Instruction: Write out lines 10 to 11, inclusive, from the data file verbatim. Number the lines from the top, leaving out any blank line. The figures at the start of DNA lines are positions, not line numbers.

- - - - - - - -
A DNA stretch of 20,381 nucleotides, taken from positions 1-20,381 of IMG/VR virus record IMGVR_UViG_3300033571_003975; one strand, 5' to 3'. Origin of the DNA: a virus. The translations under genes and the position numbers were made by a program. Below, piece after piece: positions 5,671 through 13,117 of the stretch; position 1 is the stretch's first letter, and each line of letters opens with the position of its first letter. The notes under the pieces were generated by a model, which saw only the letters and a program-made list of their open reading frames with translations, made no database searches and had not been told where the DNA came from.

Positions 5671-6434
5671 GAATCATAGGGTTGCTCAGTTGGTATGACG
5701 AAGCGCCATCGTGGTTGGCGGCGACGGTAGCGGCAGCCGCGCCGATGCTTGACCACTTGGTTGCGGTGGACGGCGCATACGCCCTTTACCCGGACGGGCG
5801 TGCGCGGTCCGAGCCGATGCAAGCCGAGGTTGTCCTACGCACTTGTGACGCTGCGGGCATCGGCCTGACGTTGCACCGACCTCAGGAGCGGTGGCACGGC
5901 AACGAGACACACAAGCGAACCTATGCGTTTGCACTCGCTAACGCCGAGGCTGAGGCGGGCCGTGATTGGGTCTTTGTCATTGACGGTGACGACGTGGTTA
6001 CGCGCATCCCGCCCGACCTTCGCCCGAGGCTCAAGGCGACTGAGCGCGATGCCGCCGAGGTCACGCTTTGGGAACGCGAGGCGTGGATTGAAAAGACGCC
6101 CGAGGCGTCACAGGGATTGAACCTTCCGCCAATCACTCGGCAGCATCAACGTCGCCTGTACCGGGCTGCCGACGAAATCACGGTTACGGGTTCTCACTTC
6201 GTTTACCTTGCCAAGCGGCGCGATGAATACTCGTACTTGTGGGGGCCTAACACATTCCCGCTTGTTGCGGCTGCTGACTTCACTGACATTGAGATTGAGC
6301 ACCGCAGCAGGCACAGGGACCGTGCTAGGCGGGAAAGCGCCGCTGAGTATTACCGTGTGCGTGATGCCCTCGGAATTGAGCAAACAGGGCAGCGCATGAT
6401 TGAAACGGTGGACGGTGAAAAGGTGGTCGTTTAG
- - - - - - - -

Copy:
6301 ACCGCAGCAGGCACAGGGACCGTGCTAGGCGGGAAAGCGCCGCTGAGTATTACCGTGTGCGTGATGCCCTCGGAATTGAGCAAACAGGGCAGCGCATGAT
6401 TGAAACGGTGGACGGTGAAAAGGTGGTCGTTTAG